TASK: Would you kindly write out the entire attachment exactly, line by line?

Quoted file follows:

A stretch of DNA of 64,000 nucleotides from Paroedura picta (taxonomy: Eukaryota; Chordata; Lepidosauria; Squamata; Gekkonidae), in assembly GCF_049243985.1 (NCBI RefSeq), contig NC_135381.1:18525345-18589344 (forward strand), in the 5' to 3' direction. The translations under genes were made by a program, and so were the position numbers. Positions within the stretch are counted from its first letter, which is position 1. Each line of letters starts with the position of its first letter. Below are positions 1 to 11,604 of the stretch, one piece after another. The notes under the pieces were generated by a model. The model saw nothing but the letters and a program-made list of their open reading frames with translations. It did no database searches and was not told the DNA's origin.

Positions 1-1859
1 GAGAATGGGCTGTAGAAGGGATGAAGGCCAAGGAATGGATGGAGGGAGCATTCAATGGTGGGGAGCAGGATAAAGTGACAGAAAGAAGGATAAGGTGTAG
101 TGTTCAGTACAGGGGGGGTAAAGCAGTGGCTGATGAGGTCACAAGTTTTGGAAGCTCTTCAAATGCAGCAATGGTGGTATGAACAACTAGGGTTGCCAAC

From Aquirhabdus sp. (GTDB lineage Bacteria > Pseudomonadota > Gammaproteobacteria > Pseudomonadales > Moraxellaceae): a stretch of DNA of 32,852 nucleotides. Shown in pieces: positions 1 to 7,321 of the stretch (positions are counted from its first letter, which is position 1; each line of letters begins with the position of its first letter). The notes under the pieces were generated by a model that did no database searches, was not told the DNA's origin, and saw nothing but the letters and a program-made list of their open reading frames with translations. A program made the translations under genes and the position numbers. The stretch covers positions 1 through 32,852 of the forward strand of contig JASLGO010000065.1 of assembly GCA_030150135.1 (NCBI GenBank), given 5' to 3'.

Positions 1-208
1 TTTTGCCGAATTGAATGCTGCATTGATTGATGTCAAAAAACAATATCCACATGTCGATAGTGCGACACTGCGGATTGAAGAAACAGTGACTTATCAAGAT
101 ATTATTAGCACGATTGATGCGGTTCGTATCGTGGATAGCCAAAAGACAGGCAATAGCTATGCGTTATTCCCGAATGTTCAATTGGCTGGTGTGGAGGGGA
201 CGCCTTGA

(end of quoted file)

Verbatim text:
A stretch of DNA of 64,000 nucleotides from Paroedura picta (taxonomy: Eukaryota; Chordata; Lepidosauria; Squamata; Gekkonidae), in assembly GCF_049243985.1 (NCBI RefSeq), contig NC_135381.1:18525345-18589344 (forward strand), in the 5' to 3' direction. The translations under genes were made by a program, and so were the position numbers. Positions within the stretch are counted from its first letter, which is position 1. Each line of letters starts with the position of its first letter. Below are positions 1 to 11,604 of the stretch, one piece after another. The notes under the pieces were generated by a model. The model saw nothing but the letters and a program-made list of their open reading frames with translations. It did no database searches and was not told the DNA's origin.

Positions 1-1859
1 GAGAATGGGCTGTAGAAGGGATGAAGGCCAAGGAATGGATGGAGGGAGCATTCAATGGTGGGGAGCAGGATAAAGTGACAGAAAGAAGGATAAGGTGTAG
101 TGTTCAGTACAGGGGGGGTAAAGCAGTGGCTGATGAGGTCACAAGTTTTGGAAGCTCTTCAAATGCAGCAATGGTGGTATGAACAACTAGGGTTGCCAAC

From Aquirhabdus sp. (GTDB lineage Bacteria > Pseudomonadota > Gammaproteobacteria > Pseudomonadales > Moraxellaceae): a stretch of DNA of 32,852 nucleotides. Shown in pieces: positions 1 to 7,321 of the stretch (positions are counted from its first letter, which is position 1; each line of letters begins with the position of its first letter). The notes under the pieces were generated by a model that did no database searches, was not told the DNA's origin, and saw nothing but the letters and a program-made list of their open reading frames with translations. A program made the translations under genes and the position numbers. The stretch covers positions 1 through 32,852 of the forward strand of contig JASLGO010000065.1 of assembly GCA_030150135.1 (NCBI GenBank), given 5' to 3'.

Positions 1-208
1 TTTTGCCGAATTGAATGCTGCATTGATTGATGTCAAAAAACAATATCCACATGTCGATAGTGCGACACTGCGGATTGAAGAAACAGTGACTTATCAAGAT
101 ATTATTAGCACGATTGATGCGGTTCGTATCGTGGATAGCCAAAAGACAGGCAATAGCTATGCGTTATTCCCGAATGTTCAATTGGCTGGTGTGGAGGGGA
201 CGCCTTGA